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Synopsis

There is no better way to see America than on foot. And there is no better way to appreciate what you are looking at than with a walking tour. Whether you are preparing for a road trip or just out to look at your own town in a new way, a downloadable walking tour is ready to explore when you are.

Each walking tour describes historical and architectural landmarks and provides pictures to help out when those pesky street addresses are missing. Every tour also includes a quick primer on identifying architectural styles seen on American streets.

In 1906, a devastating earthquake and subsequent fires decimated San Francisco, destroying more than 28,000 buildings, including the landmark City Hall which had been conceived in 1872 and not fully completed until 1899. To rebuild, city planners embraced the City Beautiful Movement then in vogue that advocated the construction of monumental, classically inspired buildings. Advocates of the philosophy believed that such beautification could promote moral and civic virtue among increasingly diverse populations and create a harmonious social order that would better the quality of life.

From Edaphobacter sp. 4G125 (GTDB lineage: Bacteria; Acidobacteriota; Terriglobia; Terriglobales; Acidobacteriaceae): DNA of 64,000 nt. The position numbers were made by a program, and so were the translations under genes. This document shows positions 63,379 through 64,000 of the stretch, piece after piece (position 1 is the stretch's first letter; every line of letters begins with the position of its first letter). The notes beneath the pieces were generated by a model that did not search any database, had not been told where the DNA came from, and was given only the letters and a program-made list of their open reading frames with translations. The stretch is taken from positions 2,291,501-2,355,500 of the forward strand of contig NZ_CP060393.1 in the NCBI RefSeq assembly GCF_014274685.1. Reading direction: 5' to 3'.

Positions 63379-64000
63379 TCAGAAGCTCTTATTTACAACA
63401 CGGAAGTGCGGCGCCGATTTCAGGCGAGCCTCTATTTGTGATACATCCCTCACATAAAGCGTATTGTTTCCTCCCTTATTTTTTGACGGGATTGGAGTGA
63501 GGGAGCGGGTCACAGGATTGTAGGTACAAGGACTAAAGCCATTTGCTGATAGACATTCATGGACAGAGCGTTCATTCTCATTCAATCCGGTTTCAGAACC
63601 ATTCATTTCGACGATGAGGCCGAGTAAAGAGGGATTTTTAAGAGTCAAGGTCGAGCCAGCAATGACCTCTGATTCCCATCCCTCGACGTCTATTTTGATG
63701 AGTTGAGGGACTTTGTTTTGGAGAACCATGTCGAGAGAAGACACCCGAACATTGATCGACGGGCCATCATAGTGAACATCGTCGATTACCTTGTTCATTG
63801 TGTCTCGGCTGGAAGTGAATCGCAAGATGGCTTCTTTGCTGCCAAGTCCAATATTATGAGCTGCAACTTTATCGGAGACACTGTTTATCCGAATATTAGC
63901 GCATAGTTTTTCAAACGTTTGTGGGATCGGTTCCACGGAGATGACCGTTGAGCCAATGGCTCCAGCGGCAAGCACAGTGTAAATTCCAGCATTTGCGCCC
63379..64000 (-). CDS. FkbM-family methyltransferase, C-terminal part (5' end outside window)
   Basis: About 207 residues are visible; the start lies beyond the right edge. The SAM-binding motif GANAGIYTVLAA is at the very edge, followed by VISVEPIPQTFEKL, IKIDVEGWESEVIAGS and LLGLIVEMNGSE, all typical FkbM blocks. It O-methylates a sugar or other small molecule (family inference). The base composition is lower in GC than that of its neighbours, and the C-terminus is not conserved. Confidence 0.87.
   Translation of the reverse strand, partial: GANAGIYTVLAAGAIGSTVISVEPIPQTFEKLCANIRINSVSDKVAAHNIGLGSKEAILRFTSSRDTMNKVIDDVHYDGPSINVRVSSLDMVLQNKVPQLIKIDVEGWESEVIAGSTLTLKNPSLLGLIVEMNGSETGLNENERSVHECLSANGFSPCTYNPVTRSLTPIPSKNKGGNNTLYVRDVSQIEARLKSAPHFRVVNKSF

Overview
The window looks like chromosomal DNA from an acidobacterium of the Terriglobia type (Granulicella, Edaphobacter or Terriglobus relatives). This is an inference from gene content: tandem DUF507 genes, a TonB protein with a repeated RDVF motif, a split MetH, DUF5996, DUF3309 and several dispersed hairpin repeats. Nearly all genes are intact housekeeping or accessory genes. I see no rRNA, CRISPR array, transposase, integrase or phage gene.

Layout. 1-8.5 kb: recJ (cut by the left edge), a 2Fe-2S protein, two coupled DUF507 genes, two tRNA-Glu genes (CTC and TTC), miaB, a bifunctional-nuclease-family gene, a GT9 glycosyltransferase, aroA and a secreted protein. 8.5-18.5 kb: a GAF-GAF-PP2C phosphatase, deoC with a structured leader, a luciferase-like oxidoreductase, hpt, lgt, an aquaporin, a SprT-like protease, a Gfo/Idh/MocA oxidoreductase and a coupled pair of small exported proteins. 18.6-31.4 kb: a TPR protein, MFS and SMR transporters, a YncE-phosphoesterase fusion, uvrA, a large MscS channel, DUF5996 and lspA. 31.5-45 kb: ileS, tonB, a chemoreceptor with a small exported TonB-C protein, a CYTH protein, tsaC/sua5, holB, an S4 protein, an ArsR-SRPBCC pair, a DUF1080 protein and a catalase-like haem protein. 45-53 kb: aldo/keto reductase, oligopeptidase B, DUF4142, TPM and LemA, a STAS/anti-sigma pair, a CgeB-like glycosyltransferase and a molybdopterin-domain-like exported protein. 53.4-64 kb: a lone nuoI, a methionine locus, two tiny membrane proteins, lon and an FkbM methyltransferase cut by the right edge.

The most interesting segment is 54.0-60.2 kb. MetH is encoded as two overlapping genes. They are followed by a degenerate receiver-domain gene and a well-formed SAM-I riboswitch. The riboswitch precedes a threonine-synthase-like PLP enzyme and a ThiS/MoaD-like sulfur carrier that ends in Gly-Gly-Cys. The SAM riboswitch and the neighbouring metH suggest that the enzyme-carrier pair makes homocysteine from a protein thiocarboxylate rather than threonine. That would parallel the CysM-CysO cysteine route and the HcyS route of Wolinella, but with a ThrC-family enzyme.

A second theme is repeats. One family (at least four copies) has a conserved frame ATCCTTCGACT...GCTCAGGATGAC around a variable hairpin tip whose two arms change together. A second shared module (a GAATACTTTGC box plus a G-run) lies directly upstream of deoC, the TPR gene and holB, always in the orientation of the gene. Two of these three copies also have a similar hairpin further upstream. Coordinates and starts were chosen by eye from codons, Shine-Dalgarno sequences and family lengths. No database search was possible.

To design its City Beautiful plan San Francisco went right to the source - Daniel Burnham of Chicago. Burnham planned and executed the successful World Columbian Exposition in 1893. With a rebuilt City Hall as its centerpiece the Civic Center would gather the San Francisco’s major government and cultural institutions in orderly, symmetrical buildings grouped around open plazas.

It would take three decades for the original plan for the Civic Center to be fully realized. When it was complete, San Francisco boasted one of the most successful renderings of the City Beautiful Movement in the United States. The San Francisco Civic Center was designated a National Historic Landmark in 1987. If you were strolling through the Civic Center 75 years ago you would recognize most of it today so let’s get our tour started and take a look...

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